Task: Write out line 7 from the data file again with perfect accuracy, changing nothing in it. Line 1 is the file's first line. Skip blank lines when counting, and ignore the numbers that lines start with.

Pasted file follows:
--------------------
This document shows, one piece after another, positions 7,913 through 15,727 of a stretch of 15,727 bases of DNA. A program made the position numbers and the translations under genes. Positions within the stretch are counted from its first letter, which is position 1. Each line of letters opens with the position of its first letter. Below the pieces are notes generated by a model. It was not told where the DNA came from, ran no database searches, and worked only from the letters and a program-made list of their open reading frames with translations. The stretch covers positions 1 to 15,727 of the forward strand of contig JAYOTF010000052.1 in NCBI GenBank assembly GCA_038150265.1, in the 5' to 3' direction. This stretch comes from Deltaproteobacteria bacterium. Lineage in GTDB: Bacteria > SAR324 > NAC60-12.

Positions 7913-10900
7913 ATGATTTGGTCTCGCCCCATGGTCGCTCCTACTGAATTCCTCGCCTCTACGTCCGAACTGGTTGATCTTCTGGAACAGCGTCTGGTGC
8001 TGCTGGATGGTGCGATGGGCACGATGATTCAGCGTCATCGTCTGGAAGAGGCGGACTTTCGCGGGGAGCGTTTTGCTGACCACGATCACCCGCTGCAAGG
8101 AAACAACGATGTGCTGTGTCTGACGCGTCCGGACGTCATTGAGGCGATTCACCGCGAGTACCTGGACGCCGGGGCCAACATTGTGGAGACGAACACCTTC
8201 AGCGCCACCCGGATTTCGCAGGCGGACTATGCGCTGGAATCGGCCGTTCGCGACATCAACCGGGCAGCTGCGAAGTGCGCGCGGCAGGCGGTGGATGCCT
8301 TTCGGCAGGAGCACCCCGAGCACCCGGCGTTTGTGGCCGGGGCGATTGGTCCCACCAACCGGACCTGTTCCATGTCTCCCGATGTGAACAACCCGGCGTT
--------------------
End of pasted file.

8301 TTCGGCAGGAGCACCCCGAGCACCCGGCGTTTGTGGCCGGGGCGATTGGTCCCACCAACCGGACCTGTTCCATGTCTCCCGATGTGAACAACCCGGCGTT